Public Consultation on Discrimination Law Review
The Equal Opportunities Commission (EOC) announced today (8 July 2014) the launch of a 3-month public consultation on the Discrimination Law Review (DLR) from 8 July to 7 October 2014.
At a press conference to launch the consultation, Dr. York CHOW, Chairperson of the EOC, said, “Under the current Discrimination Ordinances, the EOC has a statutory duty to review the effectiveness of the existing anti-discrimination laws and make recommendations for reform where appropriate.”
Dr. CHOW explained, “Over the past 18 years, since the EOC’s establishment, the Hong Kong society has evolved significantly and members of the public now have better understanding of equality issues and higher expectations for equal rights and opportunities. The EOC’s operational experience has also indicated that there are gaps with the current anti-discrimination laws, whereby people in Hong Kong continue to face discrimination in relation to sex, pregnancy, disability and race, etc. The EOC has a responsibility to ensure that the laws effectively protect them from discrimination.”
“Aiming to modernize and harmonize the local anti-discrimination laws, the EOC undertook a comprehensive review of the legislation in light of the last 18 years of experience in Hong Kong as well as international developments. This review is to ensure that the domestic legislation continues to be effective in protecting equality rights as guaranteed under the Basic Law and relevant international covenants,” Dr. CHOW added.
Over the past year, the EOC has met with a wide range of stakeholders and their feedback generally indicated that it is an appropriate time to consider changes in the anti-discrimination laws. There are stakeholders anticipating simplification and consolidation of the existing laws into a single ordinance with strengthened protection on existing grounds.
Dr. CHOW remarked, “The EOC thinks that the discrimination laws should be simplified and made consistent where possible. Combining all four discrimination laws into one would make it easier to understand and apply. This is also in line with the international trend for effective protection from discrimination and promotion of equality.”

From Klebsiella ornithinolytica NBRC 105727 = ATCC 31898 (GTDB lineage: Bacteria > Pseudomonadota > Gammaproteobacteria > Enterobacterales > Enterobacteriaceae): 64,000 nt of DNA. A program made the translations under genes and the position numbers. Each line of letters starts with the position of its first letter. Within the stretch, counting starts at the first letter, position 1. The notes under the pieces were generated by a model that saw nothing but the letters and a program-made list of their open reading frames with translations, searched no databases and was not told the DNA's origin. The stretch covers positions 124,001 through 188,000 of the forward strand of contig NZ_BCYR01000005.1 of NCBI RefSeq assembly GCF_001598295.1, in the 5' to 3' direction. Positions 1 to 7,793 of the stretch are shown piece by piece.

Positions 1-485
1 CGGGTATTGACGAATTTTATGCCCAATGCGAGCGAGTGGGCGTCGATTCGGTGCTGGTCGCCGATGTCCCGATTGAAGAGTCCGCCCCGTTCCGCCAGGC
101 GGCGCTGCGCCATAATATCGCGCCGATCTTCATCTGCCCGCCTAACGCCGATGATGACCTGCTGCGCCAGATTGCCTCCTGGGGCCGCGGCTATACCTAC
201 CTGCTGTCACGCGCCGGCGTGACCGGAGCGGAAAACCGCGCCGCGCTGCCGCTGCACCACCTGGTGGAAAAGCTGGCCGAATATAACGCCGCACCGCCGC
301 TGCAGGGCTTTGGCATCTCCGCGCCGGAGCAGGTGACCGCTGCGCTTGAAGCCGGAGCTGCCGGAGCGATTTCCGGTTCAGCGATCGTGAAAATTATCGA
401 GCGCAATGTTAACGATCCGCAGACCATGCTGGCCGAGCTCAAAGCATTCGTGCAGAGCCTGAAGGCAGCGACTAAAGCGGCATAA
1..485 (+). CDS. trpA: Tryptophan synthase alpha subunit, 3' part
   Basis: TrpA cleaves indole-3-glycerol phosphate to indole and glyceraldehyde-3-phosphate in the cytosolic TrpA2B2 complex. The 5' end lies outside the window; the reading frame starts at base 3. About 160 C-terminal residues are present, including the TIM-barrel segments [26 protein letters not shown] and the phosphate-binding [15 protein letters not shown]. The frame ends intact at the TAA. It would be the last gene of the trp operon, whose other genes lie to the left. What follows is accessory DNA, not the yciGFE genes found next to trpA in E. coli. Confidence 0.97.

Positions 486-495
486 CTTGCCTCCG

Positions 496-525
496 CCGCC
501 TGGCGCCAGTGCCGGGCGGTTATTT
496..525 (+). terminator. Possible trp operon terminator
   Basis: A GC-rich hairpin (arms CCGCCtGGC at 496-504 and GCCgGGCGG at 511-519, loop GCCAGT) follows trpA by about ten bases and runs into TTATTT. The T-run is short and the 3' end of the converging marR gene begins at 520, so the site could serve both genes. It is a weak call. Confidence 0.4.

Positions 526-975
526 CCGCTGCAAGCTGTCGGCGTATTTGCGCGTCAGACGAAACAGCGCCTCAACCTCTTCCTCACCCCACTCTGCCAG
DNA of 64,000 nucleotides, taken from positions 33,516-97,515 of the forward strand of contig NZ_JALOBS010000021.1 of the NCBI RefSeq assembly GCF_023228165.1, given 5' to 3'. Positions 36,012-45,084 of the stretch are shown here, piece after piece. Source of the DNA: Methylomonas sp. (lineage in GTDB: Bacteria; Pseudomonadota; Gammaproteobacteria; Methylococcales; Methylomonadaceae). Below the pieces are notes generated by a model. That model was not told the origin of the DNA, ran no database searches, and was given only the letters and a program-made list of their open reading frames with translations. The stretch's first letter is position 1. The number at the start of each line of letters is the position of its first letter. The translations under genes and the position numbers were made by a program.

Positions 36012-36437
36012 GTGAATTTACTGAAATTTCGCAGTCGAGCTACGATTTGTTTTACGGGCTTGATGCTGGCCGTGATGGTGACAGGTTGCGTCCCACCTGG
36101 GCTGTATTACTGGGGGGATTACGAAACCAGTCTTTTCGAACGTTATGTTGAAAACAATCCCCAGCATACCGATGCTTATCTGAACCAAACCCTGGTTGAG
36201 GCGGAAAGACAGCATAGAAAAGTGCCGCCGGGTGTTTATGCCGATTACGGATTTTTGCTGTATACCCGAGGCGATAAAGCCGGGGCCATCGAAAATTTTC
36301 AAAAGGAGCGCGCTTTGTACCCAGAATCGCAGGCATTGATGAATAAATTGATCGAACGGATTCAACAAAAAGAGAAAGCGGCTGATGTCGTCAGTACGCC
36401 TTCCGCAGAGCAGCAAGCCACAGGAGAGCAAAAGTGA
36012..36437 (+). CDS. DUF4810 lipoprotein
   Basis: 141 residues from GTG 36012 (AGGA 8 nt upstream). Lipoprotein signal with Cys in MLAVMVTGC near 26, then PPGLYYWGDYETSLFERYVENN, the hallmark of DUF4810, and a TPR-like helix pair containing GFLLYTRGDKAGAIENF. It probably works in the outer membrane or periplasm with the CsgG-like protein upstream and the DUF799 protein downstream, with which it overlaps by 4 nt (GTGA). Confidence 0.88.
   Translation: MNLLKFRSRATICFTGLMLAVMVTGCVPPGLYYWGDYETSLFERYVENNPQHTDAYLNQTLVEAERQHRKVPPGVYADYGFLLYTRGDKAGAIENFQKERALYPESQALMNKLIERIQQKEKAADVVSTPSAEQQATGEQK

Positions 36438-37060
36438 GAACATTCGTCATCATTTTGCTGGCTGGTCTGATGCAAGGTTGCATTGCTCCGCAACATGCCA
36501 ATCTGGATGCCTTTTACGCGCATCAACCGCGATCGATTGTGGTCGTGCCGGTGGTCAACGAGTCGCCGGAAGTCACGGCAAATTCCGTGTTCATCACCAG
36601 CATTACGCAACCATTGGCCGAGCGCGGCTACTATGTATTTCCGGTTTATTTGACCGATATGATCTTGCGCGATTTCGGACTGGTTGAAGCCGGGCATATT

In presenting an overview of the DLR, Mr. Herman POON, Chief Legal Counsel of the EOC, highlighted some of the important issues and possible changes to be considered in the public consultation document.
“The EOC’s DLR examines all the elements of the anti-discrimination laws. These include which groups of people are protected from discrimination; the different forms of prohibited conduct; and the fields in which discrimination is prohibited,” Mr. POON said.
He pointed out, “For instance, we would like to know whether the public think that protection for sexual harassment should be extended, for example, to workers employed by different employers working in a common workplace. At present, the Sex Discrimination Ordinance gives protection from sexual harassment by fellow employees, but not by workers employed by other employers in a common workplace. As it is now common for workers employed by different employers to work in the same workplace, it is important to consider extending the law.”
“We would like to know whether members of the public think the law should protect people from discrimination because of nationality, citizenship, Hong Kong residency or related status, which the existing Race Discrimination Ordinance does not cover. This new proposal could hopefully provide better legal protection to new immigrants and tourists against discrimination,” Mr. POON highlighted.
“Another important issue that the EOC looks at is whether a statutory duty or requirement should be introduced to provide reasonable accommodation for persons with disabilities, which the current Disability Discrimination Ordinance does not make explicit. This duty would help persons with disabilities to better participate in all areas of life such as employment, education and accessing services,” explained Mr. POON.
The DLR public consultation document is being widely distributed to stakeholders, employers’ federations, employees’ groups, rehabilitation organizations, women’s groups, concern groups and public organizations for comments. Public consultation meetings will be organized from July to August 2014 to help the public understand the issues and make their comments. There will also be separate sessions with minority language interpretation for the ethnic minority communities.
The consultation document will be published in eight languages, namely Chinese, English, Urdu, Nepali, Tagalog, Thai, Hindi and Indonesian. Members of the public can obtain copies of the document from the Public Enquiry Service Centres of the Home Affairs Department, the Equal Opportunities Commission and its website at http://www.eoc.org.hk/eoc. An easy-read guide to the consultation document which summarizes some of the important issues of the DLR has also been prepared to ensure that the largest number of people will be able to understand its content.
In conclusion, Dr. CHOW encouraged the public to respond to the consultation and provide their views in writing to the EOC. He said, “The EOC looks forward to receiving views from members of the public, which will help us in making recommendations to the Government that could improve the discrimination laws in Hong Kong and promote equality for everyone in our society.”
For media enquiries, please contact Ms. Mariana LAW at 2106-2226.
Equal Opportunities Commission
8 July 2014